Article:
3 Formative Works: Wildcats

August 5th, 2010 by | Tags: , , , ,

(with a tip of the hat to Morgan Jeske for this week’s gimmick)

It was Jim Lee and Todd McFarlane that hooked me. McFarlane was on Amazing Spider-Man, and later Spider-Man, around the time I was getting into comics. Jim Lee made a huge impression on me with X-Men #1, to the point where I even still have my issue with the crazy gatefold cover after jettisoning most of the old stuff I owned.

It was only natural that I followed them over to Image, though that was as much a happy accident of trading comics as anything intentional. I stuck with Spawn for a couple of years, inadvertently reading my first Neil Gaiman and Grant Morrison stories in the process. WildC.A.T.s… I’m not sure how long I stuck with it. I definitely read it off and on, like I did everything I was into back then, and I definitely read it because a) I loved Jim Lee’s art and b) Grifter had the best mask in comics, outside of black costume Spider-Man.

Years pass. I quit comics at the height of Onslaught and the Clone Saga. I pick up a couple of Katsuhiro Otomo’s Akira hardcovers on the cheap in 98 or 99, fifteen a piece, and I occasionally browse the racks at my local BX, but I’m not exactly buying anything. I buy my next comic in Madrid, in late 2000, early 2001. It was Norma Editorial’s Spanish language edition of Frank Miller and Lynn Varley’s 300. I move back to the States in ’02, discover the graphic novels section at Booksamillion in what, early-mid ’03? I pick up Wildcats: Street Smart because, hey, I liked WildC.A.T.s back in the day! I know Scott Lobdell’s name! The art looks pretty neat! In the end, though, it was just okay in such a way that I didn’t bother looking for more.

I picked up Wildcats 3.0 at some point, I think partway its run. I don’t know why–at the time, Joe Casey and Dustin Nguyen were both completely unknown to me. But it knocked my socks off from top to bottom, from the covers to that weird Wildstorm angular lettering, and I was hooked. A few issues in and I backtracked to Wildcats again, this time pushing past the completely lackluster opening arc and picking up Wildcats: Vicious Circles.

And look, Lobdell and Travis Charest are gone, replaced with Joe Casey and Sean Phillips, with a short assist by Steve Dillon. It’s a dramatic change, as the art went from weird and realistic to a fault to being… ugly. I mean, there’s no flash in Phillips’s work, Wildstorm FX was unusually subdued, and cripes, man, there’s barely even any costumes. The panel borders were super thick, too, what is that about?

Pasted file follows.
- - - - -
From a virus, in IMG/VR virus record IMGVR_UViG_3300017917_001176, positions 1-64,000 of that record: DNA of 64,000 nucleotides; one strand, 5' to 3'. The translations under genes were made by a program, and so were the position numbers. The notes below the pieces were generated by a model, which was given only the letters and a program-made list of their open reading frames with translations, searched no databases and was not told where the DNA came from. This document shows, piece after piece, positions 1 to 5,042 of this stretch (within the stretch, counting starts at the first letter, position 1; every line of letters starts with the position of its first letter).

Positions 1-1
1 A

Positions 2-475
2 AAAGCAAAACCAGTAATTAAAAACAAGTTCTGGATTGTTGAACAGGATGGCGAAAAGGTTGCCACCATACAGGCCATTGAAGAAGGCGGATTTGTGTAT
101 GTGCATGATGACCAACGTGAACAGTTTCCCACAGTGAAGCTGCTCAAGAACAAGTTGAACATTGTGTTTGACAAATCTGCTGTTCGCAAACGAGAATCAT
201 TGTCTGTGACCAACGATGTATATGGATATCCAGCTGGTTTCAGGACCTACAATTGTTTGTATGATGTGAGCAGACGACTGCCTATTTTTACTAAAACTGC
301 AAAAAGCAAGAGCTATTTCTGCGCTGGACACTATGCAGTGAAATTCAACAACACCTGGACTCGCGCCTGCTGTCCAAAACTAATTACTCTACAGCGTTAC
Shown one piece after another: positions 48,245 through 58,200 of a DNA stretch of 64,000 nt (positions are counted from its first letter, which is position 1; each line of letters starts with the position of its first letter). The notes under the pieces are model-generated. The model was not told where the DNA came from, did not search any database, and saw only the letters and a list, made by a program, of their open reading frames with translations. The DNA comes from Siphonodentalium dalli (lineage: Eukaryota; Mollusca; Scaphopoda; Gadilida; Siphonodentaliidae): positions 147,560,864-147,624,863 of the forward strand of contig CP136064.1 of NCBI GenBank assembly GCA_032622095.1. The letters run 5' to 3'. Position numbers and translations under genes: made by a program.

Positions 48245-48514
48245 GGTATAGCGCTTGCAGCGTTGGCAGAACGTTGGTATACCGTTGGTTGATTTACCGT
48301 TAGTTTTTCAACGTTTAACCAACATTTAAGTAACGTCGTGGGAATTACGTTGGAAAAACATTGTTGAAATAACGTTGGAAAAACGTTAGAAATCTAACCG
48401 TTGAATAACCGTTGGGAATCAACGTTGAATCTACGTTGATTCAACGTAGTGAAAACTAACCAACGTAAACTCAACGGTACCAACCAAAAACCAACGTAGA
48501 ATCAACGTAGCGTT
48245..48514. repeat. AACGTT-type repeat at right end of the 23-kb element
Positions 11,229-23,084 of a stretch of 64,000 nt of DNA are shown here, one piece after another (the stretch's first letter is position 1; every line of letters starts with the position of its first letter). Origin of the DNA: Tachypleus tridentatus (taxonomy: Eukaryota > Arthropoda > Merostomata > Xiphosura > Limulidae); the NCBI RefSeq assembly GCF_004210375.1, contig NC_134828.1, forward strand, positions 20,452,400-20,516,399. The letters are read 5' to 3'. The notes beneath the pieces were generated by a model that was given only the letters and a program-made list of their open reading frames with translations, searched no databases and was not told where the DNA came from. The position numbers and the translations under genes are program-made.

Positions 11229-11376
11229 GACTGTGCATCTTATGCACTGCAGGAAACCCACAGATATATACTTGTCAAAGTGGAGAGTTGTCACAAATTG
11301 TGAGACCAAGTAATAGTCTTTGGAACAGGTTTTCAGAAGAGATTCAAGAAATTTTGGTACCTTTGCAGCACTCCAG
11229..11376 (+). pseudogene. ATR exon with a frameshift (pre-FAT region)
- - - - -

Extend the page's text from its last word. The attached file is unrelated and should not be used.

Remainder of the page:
It took some getting used to, but once it clicked, it clicked hard for me. I got what Phillips and Casey were doing. Wildcats wasn’t a superhero comic, not in the traditional sense. WildC.A.T.s was about a Covert Action Team fighting a war. Wildcats, then, was about life during peacetime. The war that gave all of the Wildcats their reason for being is a distant memory.

Like Winter Men, Wildcats is about what happens next. The answers varies from person to person. Grifter drifts from place to place and job to job, desperately trying to regain old glories and remaining obsessed with Zealot, his former lover. Priscilla is running from life by drowning in leisure. Jeremy’s trying to prove his love for Pris by “fixing” her. Hadrian, always the soldier, stepped into the shoes of his former boss and attempted to run a company in a forward thinking way. Maxine Manchester… well, she’s more or less the same.

Rather than being about any particular bad guy or conflict, Wildcats is more like the chronicles of an estranged superhero family. Hadrian is the father, but he’s distant and troubled. Jeremy is trying to overachieve and win the approval of others. Pris wants anything but to be part of the family, but doesn’t realize that she has no idea how to be anything but part of the family. Grifter needs a cause, and he’s worthless without one.